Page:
Having both a password and another authentication method – usually, a code from an authenticator app or a code sent as a text message – is considered secure. A password plus 2FA is the full extent of the security provisions offered by many websites. 

Using your phone number for 2FA configuration is now considered less secure than it was a few years ago due to sim-swapping. 

That being said, it wouldn’t be surprising if 2FA was bypassed in this case. Using your phone number for 2FA configuration is now considered less secure than it was a few years ago, due to the ability of scammers and hackers to carry out sim-swapping. 

This involves impersonating a target and duping their telephone carrier into swapping their number over to a SIM card the scammer is in control of. After the swap, subsequent text messages – and more importantly authentication codes for accounts – are redirected to the scammer's device. 

2FA has Already Caused Crypto Investors Problems

Sim-swapping has already been used in the past year to empty crypto accounts – so it’s entirely possible the same technique was used again in this case. 

Scams like this are why dumps of stolen personal information – that includes data such as an individual’s date of birth – are worrying even if they do not include passwords because they can potentially be leveraged, for instance, to answer security questions. 

Hackers have regularly targeted cryptocurrency traders with a variety of other means too, including phishing attacks and fake hardware wallets – in total, around $14 billion worth of cryptocurrency was stolen last year. 

Bolstering Your Security

Whether this case was indeed a hack, security flaw or system error is currently unclear. 

But if you’re a crypto investor with money in the game, you can’t take any chances – so ensure your first line of defence, your password, is maximally secure and you’re taking advantage of tools like password managers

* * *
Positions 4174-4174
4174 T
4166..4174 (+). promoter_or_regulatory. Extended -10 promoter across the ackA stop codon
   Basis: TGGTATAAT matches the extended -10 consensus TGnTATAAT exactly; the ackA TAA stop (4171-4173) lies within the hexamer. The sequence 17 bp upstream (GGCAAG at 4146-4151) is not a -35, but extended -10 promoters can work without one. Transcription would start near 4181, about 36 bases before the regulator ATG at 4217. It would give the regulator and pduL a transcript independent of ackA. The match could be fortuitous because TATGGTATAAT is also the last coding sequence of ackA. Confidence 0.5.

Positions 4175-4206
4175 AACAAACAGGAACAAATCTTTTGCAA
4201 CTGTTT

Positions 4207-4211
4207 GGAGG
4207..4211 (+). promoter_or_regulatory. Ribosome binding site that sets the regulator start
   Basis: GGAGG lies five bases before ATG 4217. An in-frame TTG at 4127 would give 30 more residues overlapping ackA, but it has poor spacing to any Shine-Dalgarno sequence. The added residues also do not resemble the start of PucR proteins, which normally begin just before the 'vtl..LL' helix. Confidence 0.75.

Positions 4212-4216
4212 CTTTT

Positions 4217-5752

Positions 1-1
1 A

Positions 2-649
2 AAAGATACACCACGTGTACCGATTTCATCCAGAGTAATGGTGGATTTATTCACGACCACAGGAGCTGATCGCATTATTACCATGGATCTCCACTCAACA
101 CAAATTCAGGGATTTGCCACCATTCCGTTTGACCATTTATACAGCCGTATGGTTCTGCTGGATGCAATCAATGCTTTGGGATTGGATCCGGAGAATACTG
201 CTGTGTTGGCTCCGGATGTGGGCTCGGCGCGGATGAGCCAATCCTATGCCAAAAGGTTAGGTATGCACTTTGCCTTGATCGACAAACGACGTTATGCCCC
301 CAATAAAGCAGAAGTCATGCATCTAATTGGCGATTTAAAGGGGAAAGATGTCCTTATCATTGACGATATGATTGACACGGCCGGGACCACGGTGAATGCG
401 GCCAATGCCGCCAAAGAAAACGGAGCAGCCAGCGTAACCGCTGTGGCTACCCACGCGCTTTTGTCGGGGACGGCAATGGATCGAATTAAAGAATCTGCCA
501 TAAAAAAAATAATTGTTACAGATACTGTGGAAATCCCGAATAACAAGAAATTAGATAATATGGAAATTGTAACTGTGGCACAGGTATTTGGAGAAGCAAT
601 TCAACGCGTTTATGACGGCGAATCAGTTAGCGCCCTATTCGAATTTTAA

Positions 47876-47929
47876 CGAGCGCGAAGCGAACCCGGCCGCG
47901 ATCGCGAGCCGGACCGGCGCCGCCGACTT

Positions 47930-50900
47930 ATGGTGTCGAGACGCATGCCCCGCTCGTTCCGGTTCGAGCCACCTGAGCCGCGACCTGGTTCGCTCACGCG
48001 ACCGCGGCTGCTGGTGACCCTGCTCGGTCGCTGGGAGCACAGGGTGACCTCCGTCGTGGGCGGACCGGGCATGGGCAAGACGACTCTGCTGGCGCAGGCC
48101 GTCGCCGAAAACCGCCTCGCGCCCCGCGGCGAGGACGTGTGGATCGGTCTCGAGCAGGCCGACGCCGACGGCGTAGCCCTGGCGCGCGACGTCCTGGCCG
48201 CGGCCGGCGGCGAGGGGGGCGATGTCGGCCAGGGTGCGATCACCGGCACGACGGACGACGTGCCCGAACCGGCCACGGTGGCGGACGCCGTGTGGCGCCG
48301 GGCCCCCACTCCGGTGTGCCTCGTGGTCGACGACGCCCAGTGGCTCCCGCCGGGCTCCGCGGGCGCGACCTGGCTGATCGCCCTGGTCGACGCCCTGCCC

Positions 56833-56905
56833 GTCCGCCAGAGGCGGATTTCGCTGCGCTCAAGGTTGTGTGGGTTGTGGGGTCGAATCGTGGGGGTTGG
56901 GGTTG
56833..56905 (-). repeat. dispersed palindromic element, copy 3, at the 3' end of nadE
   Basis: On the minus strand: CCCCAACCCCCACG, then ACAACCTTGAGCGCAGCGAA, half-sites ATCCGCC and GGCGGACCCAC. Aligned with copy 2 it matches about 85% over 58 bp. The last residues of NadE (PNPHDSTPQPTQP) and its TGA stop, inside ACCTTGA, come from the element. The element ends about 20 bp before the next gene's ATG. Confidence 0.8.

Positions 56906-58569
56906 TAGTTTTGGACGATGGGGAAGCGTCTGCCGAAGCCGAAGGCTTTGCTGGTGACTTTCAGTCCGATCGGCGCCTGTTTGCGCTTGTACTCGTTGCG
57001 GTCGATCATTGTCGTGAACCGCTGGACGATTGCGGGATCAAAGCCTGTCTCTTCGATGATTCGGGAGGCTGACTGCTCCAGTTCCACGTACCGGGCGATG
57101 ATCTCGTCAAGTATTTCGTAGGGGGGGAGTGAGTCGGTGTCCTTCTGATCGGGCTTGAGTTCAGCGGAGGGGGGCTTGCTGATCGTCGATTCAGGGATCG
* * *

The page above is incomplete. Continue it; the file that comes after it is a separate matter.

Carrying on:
All of your passwords for every account you own should be different, at least 16 characters long, and include letters, numbers, and special characters/symbols – which is why it's good to have a place to manage them. 

On top of this, if you’re a crypto.com user resetting their 2FA, it’s always recommended to use authenticator apps over phone numbers for the reasons explained in the section above. Stay vigilant and protect your hard-earned cash.

Did you find this article helpful? Click on one of the following buttons
We're so happy you liked! Get more delivered to your inbox just like it.

We're sorry this article didn't help you today – we welcome feedback, so if there's any way you feel we could improve our content, please email us at contact@tech.co

Aaron Drapkin is a Senior Writer at Tech.co. He has been researching and writing about technology, politics, and society in print and online publications since graduating with a Philosophy degree from the University of Bristol three years ago. As a writer, Aaron takes a special interest in VPNs and project management software. He has been quoted in the Daily Mirror, Daily Express, The Daily Mail, Computer Weekly, and the Silicon Republic speaking on various privacy and cybersecurity issues, and has articles published in Wired, Vice, Metro, The Week, and Politics.co.uk covering a wide range of topics.

Explore More See all news
close Thinking about your online privacy? NordVPN is Tech.co's top-rated VPN service See Deals